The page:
As a GoFarm Hawai`i graduate and AgIncubator farmer, I was invited to Mid-Pacific Institute to speak with three 1st and 2nd grade classes about Libre Farm, and farming and gardening in general. I was blown away by the curiosity and enthusiasm these 60 8-year-olds had about growing food! I learned that they have recently started their own school gardens and are growing a variety of vegetables and flowers.
When I asked where their parents purchased food it was unanimously the grocery store, but they had endless stories of their grandparent's backyard gardens and some recent farm field trips. We talked about the smells and the sights of animals that are on some farms, and since you can't ride a horse at the grocery store, getting your produce on an actual farm is way more fun. We talked about some of their favorite meals and dissected what vegetables are used/can be used in them. One student offered "pepperoni" as her favorite vegetable to add to pizza, and as a group we offered alternatives such as artichoke hearts and tomatoes.
I talked about Libre Farm's CSA approach, and the relationship that develops between the farmer and the customer. Scheduling a CSA or farmers market into one's routine that has one buying products from one or more local farms gives one a consciousness of where our food comes from: a farmer that nurtured it from seed, not a 24/7 grocery shelf. Having tons of food products available from all over the world is convenient, but then we miss out on the opportunity to learn the seasonality and variety of our own community, which can actually have more variety and combination of nutrients than the far-traveled and standardized options in the grocery store. We also talked about picking and planting our own choice of seeds and the colors and shapes that surprise us.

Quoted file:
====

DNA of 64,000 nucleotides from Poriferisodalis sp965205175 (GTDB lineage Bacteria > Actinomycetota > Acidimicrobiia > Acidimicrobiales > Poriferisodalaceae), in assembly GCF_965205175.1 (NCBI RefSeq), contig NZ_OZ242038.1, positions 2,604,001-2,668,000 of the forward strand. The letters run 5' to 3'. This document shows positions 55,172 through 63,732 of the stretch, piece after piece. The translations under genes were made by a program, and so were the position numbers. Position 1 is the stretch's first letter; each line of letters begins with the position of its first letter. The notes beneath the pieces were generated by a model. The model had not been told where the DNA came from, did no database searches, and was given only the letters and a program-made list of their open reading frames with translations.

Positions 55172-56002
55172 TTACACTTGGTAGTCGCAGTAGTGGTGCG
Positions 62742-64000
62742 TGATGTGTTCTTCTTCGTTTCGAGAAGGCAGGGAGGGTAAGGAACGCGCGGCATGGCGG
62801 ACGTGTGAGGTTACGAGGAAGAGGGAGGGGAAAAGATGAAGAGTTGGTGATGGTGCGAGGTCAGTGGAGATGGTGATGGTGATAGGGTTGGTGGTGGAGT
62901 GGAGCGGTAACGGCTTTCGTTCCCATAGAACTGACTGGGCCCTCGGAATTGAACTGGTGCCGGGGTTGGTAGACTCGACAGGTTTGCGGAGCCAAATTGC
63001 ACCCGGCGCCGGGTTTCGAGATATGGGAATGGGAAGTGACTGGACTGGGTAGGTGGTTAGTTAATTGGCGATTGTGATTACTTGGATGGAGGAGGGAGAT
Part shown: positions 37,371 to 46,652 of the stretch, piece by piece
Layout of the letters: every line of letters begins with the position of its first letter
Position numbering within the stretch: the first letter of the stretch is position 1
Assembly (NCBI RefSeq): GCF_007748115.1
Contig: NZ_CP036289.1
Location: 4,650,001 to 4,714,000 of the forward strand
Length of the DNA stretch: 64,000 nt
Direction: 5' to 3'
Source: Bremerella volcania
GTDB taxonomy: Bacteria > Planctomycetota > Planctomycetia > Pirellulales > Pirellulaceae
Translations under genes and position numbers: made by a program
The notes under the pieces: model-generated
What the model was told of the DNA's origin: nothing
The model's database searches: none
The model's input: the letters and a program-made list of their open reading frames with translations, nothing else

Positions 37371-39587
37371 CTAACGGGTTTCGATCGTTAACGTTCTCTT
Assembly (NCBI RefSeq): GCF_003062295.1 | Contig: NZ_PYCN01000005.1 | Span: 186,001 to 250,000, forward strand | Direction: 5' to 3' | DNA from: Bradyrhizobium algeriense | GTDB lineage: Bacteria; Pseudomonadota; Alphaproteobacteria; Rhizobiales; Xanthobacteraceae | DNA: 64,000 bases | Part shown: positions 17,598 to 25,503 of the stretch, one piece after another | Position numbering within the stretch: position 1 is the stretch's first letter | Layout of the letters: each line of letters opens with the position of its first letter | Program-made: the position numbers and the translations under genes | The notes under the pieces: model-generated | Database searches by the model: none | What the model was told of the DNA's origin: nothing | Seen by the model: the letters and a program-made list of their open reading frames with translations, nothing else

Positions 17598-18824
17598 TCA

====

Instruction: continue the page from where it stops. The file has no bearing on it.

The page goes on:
At first, I was concerned that what I wanted to share with the students might be over their head or too controversial, but then they grilled me about GMO's, pesticides, bees, and let me know that peppermint oil/soap spray is a good natural pest remedy. The students helped me harvest seeds from my crazy cilantro bushel and what we didn't plant in starter trays, save, or spill, we tasted because cilantro seeds can also be used to become the spice coriander! (still blows my mind). I tried to impress upon them the generations of wisdom these tiny seeds had in order to become the food we eat. I told the students I wanted farmers to be as familiar to them as the mail man and Santa Claus, and that I envy the experience and knowledge they already have about growing food. At 8-years-old, they are conscious of food in a way that didn't cross my mind until 10+ years later!
This was close to the most engaged and interested group of people I have hung out and chatted with about farming! I will continue to be motivated and inspired by their curiosity and enthusiasm.